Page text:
3. Exercise For The Brain For Quick Decisions—Trail Running makes you aware on what to expect on the 3-10 meters in front of you. Due to the variation of elevation and contour of the trail, whether it is ascending or descending, your thinking process is very active. You have to make quick decisions on how you manage the uphills and downhills depending on your capability. If there are rocks or debris (branches; twigs; and leaves on the ground), one should be quick to decide if you have to jump over or just simply step on them. In crossing rivers, creeks, and streams, one has to quickly see and determine the exposed rocks where one could land ones feet in order to keep ones shoes from being wet. I’ve seen a lot of runners who slipped on muddy trails or tripped on dry trails due to poor or lack of decision.
4. Commune With Nature—If you are running the whole trail course, this reason is a flimsy one as you don’t have the time to appreciate your environment. You don’t have time to look around as your concentration and focus will be the trail in front of you. However, it is suggested that you should rest and sit for awhile on a vantage position where one can observe the surroundings. A camera from ones phone would be appropriate to record and journalize the things that you want to capture as a remembrance on the trail that you have been. Appreciate the surrounding mountains, hills, trees, grasses, and the birds in the area. Take time to breath the air as one would rest within the trail route. One should avoid picking edible fruits along the way; picking some flowers; or bringing home some orchids or ornamental plants from the mountains. It’s enough that one should clean the trails from grasses; thorny vines; and branches of plants. At all costs, we have to preserve the environment if we really dedicated to commune with nature.
5. Gain More Information—With the aid of my Garmin Watch, I would be able to pinpoint and establish prominent features in order to establish kilometer markers along the way. By talking to persons I meet along the trail, I would be able to know the name of the place; what direction the trail would lead me or find out where I can get water resupply from the creeks and streams within the area. It is automatic for me to greet the persons I meet along the trail and tell them what I am doing in the area and where I came from. Don’t let the people within the area come up with some suspicion about your intention in the area, it is much better if you talk to them and hear your purpose in the area. If you drop by a hut/house in the area for your water resupply, find time to talk to the owner or anybody staying in the place. There is a big chance that you will be dropping by that place again in the future.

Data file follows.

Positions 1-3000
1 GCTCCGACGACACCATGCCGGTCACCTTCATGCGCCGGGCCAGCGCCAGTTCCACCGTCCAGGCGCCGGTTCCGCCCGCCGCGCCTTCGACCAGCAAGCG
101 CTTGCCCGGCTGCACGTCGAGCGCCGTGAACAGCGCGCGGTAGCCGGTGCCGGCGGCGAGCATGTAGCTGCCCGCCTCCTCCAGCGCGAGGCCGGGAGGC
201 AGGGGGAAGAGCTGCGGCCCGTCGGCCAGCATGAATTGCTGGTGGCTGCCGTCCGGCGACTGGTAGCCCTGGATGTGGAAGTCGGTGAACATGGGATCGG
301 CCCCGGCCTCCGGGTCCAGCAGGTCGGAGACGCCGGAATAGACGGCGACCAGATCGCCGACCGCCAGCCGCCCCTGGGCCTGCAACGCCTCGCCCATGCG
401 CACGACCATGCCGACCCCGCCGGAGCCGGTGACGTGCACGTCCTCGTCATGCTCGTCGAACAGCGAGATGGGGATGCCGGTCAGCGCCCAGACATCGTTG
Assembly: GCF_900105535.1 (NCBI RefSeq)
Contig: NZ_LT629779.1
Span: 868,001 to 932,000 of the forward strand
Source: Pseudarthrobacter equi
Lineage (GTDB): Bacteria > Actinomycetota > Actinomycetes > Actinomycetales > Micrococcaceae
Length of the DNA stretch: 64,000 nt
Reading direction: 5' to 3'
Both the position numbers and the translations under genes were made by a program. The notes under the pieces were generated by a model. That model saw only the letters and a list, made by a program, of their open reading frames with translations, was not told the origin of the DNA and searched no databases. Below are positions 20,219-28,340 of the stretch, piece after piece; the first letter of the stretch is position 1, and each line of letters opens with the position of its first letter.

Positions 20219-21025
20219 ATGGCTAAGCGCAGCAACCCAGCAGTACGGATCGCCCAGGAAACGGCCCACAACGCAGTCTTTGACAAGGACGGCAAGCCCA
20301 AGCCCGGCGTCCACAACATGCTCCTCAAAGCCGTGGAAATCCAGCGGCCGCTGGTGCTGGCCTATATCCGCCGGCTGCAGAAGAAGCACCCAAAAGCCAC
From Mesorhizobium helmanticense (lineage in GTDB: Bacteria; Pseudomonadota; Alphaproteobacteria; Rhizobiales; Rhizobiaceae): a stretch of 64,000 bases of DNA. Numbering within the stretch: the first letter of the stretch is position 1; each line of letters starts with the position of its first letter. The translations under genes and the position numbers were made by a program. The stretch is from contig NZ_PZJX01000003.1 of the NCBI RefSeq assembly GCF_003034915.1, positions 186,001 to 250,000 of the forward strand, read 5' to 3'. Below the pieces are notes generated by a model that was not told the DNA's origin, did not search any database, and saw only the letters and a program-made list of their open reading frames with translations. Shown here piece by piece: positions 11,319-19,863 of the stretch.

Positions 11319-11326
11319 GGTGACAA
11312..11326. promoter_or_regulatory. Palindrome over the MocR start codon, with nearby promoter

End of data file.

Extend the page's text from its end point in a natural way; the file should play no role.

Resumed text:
6. Immersion With The Mountain People-–For many instances, I have requested the mountain people/Aetas to act as guide/s in my trail running adventures. I have known how they live in the mountains and how they earn a living. These Aetas were resettled in the area as a result of the eruption of Mt Pinatubo and most of them came from Zambales. Through my immersion with them for those long hours that I would hike on the mountain trails, I was able to find out how they clean some patches of forested areas in the mountains where they can plant bananas, root crops and vegetables. They cut trees and make them as charcoal in the deep forested areas and carry them in sacks for them to be delivered in their respective resettlement areas where merchants would buy and bring these sacks of charcoal on trucks or vehicles. They would also hunt for wild pigs, monkeys, big lizards (bayawak), wild chicken, and bats for their meat. And during summer, they would look for beehives and gather raw honey from them. And worse, they are free to cut any trees in the forest (without any permit from the local DENR) in the guise that the said lumber will be used to construct or repair of their huts/house in the resettlement areas. How I wish the local government would have the time to immerse themselves with these mountain people for them to know what is happening to the environment and our natural resources. I doubt if these mountain people have any activity to reforest or bring back the vegetation in the mountains. (Note: It had been my habit to bring packs of cigarettes and/or cans of sardines to be given to my friends in the mountains during my regular training runs)